It's a horrendous design from a woodworking point of view - looking at that photo of the tenon area you can see pretty clearly why so many have been damaged over the years.
 

paulg

Gold Supporting Member
Messages
2,850
The TOM/ stopper along with the refin are value killers. Doesn’t mean its not a good guitar that rocks! If you like it, give them a low offer and walk away. Odds are they will call you back. If it was mine, I’d consider a Vibramate and Bigsby, leaving the TOM.
 

pepedede

Member
Messages
1,797
Thanks, guys. I'd obviously prefer a wraparound as well. This is exactly what I was thinking about possibly doing long-term:



Short-term, I'd likely just replace the TOM with a wraparound and leave the tailpiece studs in place. I did look quickly at Custom Shop and other reissues on Reverb, but to be honest $3K is more than I'd typically want to pay for a guitar that isn't vintage. If I did decide to go for a newer guitar, I'd probably look for a good deal on a used Collings 290 rather than a Gibson.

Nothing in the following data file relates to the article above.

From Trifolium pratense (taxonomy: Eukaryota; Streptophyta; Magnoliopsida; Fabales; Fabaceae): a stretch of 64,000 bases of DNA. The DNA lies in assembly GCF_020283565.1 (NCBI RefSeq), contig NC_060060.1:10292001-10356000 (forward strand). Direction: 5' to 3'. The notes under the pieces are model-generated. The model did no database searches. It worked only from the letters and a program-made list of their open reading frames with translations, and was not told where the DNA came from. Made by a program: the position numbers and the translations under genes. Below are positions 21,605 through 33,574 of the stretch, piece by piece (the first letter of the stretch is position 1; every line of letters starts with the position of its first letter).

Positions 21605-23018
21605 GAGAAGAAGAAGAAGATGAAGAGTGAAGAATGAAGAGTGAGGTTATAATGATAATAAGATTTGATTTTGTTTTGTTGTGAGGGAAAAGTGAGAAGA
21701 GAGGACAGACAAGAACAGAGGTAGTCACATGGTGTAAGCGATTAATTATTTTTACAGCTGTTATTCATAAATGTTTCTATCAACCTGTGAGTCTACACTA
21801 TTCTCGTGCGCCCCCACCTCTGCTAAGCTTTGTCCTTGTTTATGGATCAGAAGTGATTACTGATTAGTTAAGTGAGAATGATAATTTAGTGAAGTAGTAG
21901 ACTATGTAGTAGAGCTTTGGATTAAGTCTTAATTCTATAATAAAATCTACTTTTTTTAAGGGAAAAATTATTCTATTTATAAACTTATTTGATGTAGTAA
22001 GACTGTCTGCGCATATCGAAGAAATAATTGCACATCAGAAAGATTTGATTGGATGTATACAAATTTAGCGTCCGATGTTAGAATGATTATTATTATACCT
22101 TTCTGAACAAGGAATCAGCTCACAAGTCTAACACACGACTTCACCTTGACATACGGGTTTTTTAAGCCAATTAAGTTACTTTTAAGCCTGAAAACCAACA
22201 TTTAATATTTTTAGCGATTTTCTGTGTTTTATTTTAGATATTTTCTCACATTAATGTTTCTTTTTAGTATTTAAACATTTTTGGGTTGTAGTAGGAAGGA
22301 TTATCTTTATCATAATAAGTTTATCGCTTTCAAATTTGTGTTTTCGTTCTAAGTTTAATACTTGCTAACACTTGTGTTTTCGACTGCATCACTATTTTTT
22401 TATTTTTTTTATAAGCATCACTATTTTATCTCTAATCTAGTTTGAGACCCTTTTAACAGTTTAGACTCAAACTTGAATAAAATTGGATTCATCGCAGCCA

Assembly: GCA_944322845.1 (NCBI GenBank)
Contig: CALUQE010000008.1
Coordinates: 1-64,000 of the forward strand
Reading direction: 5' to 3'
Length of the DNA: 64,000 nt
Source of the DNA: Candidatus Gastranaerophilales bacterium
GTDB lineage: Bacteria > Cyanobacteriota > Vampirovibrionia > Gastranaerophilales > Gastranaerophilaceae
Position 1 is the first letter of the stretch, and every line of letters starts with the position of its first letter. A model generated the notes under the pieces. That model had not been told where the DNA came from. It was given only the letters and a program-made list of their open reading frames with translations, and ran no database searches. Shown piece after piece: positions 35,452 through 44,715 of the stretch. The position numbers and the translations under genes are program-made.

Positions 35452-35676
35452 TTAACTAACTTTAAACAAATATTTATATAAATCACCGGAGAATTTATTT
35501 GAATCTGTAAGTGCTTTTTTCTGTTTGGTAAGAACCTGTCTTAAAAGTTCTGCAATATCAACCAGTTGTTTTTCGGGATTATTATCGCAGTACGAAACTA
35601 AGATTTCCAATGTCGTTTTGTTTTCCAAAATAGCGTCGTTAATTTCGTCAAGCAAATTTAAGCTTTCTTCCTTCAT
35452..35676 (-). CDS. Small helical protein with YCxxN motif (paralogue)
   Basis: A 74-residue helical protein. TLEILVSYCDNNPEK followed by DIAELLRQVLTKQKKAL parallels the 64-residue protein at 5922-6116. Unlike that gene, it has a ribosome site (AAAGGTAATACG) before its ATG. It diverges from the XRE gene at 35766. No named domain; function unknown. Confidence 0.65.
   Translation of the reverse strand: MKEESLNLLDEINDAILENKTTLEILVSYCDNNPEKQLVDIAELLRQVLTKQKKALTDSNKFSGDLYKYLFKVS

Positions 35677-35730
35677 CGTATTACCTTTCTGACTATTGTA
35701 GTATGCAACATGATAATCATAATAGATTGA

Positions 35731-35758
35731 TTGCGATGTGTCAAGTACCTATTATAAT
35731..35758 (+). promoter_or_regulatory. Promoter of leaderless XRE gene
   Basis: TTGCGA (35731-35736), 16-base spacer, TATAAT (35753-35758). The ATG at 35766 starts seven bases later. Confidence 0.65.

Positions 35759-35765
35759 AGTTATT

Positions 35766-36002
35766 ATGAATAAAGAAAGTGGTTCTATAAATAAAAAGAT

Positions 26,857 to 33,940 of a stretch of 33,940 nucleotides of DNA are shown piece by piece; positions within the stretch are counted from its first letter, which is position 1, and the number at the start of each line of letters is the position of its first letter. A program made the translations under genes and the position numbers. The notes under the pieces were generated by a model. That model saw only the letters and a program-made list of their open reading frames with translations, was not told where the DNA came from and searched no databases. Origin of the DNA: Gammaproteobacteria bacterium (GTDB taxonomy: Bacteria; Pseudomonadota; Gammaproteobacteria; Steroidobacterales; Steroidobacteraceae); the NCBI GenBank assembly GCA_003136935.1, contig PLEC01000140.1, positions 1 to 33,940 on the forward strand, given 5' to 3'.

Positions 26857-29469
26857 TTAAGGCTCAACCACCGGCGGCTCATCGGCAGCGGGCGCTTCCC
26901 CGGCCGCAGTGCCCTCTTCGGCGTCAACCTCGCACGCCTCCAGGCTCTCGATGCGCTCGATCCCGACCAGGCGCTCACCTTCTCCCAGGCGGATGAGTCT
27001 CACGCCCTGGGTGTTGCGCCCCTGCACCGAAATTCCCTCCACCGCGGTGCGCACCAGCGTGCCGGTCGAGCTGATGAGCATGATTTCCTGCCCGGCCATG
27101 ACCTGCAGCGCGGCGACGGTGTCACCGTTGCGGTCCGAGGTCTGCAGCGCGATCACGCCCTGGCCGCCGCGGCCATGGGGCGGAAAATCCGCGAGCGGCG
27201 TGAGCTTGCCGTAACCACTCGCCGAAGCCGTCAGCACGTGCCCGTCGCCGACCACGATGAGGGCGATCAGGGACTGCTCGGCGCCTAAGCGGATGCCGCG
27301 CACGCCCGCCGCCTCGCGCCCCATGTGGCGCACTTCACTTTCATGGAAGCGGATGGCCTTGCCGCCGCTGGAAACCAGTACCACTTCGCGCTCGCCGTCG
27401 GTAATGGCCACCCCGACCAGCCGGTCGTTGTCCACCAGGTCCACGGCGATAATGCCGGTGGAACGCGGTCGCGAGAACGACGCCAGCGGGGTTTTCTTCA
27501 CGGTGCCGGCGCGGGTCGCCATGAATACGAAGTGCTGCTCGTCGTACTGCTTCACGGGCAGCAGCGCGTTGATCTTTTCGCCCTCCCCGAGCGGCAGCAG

You will need to put tailpiece studs back in under the TOM to put a wraparound on.
 

sbrollins76

Silver Supporting Member
Messages
552
You will need to put tailpiece studs back in under the TOM to put a wraparound on.
Good call, I didn't think of that earlier.

If it was mine, I’d consider a Vibramate and Bigsby, leaving the TOM.
I was thinking of that too. :dude

I went and played the guitar, but didn't walk out with it. For those who are interested, here's a few more photos I grabbed with it in hand: